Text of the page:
A century from now, thanks to a technology allowing instantaneous travel across light-years, humanity has solved its energy shortages, cleaned up the environment, and created far-flung colony worlds. The keys to this empire belong to the powerful North family - composed of successive generations of clones. Yet these clones are not identical. For one thing, genetic errors have crept in with each generation. For another, the original three clone "brothers" have gone their separate ways, and the branches of the family are now friendly rivals more than allies.
Or maybe not so friendly. At least that's what the murder of a North clone in the English city of Newcastle suggests to Detective Sidney Hurst. Sid is a solid investigator who'd like nothing better than to hand off this hot potato of a case. The way he figures it, whether he solves the crime or not, he'll make enough enemies to ruin his career. Yet Sid's case is about to take an unexpected turn: Because the circumstances of the murder bear an uncanny resemblance to a killing that took place years ago on the planet St. Libra, where a North clone and his entire household were slaughtered in cold blood.
The convicted slayer, Angela Tramelo, has always claimed her innocence. And now it seems she may have been right. Because only the St. Libra killer could have committed the Newcastle crime. Problem is, Angela also claims that the murderer was an alien monster.
Now Sid must navigate through a Byzantine minefield of competing interests within the police department and the world's political and economic elite...all the while hunting down a brutal killer poised to strike again. And on St. Libra, Angela, newly released from prison, joins a mission to hunt down the elusive alien, only to learn that the line between hunter and hunted is a thin one.
©2012 Peter F. Hamilton (P)2013 Tantor
"It's a perfect introduction to his gifts for character design, dialogue, and sheer, big-idea-driven storytelling." (Booklist)
Superbly written and performed. Memorable, well developed characters. Toby Longworth is a top notch narrator giving each character their own distinct voice and accent. He flows from British to Cockney to American accents effortlessly. Well done, very well done!
Just get it! This one will stay with you!!
I was surprised that I just could not get into this one. I usually like Peter F Hamilton's books, such as Pandora's Star and the Void series. I started this book three times and had to quit.
The narrator was fine but the story did not grab my interest. Maybe there were just too many clones. The police in the story couldn't tell them apart and neither could I.
YMMV. Mr Hamilton is a good writer, but even a good one can't please all the people all the time. I look forward to trying some of his other books in the future.
Yes yes yes and no no no... Ah! I wish I had some friends that would like Mr. Hamilton's books as much as I do. But alas... I especially like the way he weaves the past history of Angela into the present. As her past unfolds I understand more about her motivations. But really, that style of writing is a way to use mystery to pull the reader along and then dole out the answers to the mystery bit by bit. The book intersperses the action perfectly. I did not want to put the book down once before it was finished.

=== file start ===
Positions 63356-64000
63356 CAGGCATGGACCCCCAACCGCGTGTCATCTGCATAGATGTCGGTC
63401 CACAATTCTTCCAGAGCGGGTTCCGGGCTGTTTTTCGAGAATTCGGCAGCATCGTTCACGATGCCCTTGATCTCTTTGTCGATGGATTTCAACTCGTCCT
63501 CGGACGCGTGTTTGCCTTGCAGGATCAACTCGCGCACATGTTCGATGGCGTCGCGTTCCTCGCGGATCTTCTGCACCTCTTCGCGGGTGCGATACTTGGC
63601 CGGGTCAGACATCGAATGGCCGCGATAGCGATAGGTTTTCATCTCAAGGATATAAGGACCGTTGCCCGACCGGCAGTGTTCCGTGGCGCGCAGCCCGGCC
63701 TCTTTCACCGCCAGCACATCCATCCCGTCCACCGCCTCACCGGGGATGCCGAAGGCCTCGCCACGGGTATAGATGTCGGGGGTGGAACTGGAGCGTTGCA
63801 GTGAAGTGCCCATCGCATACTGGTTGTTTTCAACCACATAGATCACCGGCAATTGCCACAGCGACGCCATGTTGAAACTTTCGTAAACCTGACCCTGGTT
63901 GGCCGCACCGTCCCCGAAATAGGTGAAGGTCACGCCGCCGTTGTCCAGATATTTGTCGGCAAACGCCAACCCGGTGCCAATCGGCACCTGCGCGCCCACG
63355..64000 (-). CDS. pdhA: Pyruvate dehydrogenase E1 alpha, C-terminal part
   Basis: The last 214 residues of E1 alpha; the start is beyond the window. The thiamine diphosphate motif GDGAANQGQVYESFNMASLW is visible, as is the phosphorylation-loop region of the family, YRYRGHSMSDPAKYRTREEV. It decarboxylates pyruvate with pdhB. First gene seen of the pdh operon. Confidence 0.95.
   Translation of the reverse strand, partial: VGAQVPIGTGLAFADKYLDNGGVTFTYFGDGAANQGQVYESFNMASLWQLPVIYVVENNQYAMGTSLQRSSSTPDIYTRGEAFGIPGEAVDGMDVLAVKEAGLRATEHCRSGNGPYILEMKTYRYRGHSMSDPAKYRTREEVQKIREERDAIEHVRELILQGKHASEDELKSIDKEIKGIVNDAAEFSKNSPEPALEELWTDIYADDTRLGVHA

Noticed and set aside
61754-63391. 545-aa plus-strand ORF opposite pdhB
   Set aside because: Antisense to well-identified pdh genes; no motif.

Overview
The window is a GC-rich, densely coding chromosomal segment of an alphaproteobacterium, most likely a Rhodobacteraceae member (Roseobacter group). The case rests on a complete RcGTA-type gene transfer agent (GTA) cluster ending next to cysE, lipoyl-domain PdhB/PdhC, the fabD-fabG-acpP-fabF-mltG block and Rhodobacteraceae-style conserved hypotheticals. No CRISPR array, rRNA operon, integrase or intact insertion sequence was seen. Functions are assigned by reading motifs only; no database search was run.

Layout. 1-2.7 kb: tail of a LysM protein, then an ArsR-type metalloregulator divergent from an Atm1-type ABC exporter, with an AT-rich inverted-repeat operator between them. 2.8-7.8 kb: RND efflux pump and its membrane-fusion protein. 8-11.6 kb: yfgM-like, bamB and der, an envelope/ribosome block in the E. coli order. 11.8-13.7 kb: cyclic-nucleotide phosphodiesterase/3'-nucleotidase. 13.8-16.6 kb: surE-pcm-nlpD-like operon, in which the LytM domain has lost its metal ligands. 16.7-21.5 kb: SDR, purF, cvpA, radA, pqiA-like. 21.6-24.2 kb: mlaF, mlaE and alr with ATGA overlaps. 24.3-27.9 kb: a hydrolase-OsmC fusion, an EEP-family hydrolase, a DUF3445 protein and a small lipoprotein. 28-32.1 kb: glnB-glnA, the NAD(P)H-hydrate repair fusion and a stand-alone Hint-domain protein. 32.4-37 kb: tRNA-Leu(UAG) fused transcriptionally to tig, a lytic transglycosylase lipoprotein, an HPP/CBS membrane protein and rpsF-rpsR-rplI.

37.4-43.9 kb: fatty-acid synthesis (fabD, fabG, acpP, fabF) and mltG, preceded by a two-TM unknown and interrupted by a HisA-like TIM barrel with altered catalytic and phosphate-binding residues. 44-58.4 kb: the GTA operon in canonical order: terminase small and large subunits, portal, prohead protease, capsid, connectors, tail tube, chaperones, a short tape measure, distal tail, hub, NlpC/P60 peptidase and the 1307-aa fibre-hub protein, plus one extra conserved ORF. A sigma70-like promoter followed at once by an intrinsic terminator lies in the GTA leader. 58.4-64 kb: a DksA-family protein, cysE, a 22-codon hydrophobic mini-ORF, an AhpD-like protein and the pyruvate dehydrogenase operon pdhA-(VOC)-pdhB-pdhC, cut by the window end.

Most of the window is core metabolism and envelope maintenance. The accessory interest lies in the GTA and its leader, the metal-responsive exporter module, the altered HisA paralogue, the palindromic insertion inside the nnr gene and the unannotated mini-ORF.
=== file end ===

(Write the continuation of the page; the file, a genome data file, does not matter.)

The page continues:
I have listened to a lot of audio books and Toby Longworth has got to be, hands down, the best voice actor ever. His dramatization is just perfect. He can do a little girl or a tough guy believably.
The ride of your life!
Yeah, make a movie!
I have given this as a gift to my friends and have recommended it to strangers I've met. Yes it is that good.
Asimov's writing is the closest. But this is a fascinating history/ mystery. Love all the political angles - I love a fascinating mind- twisty turny is my favorite.
Too many for a single scene. You forget this is a "story" and start rooting for the poor slobs going through this.
sometimes nature is a bitch- think twice about messing with her
This is the first book by Peter F Hamilton I read. I admit it I am hooked. I immediately started reading the rest of his brilliant stories. His stories have the ring of truth to them and I'm waiting with bated breath for the next one.
Peter F. Hamilton has for years provided some of my most memorable and enjoyable reading experiences (here, I would highlight Pandora's Star and Judas Unchained as the best) by virtue of his Commonwealth Universe first and foremost, but also the Confederation Universe.
In this stand-alone book, as opposed to his normal multi-book series, Hamilton provides a captivating enough story--the characters are for the most part interesting and the plot has both predictable and surprising twists, but one is left feeling that the universe could and should be better developed. The kinds of stories Hamilton does best simply need more space. Furthermore, I'm just not a big fan of his "earth-centric" books. Vast space operas offer greater breadth and detail. This felt almost mundane by comparison, and not for lack of shock factor.
This is a good read, and should be read, but I would place it below any unread Commonwealth or Confederation books on my list.
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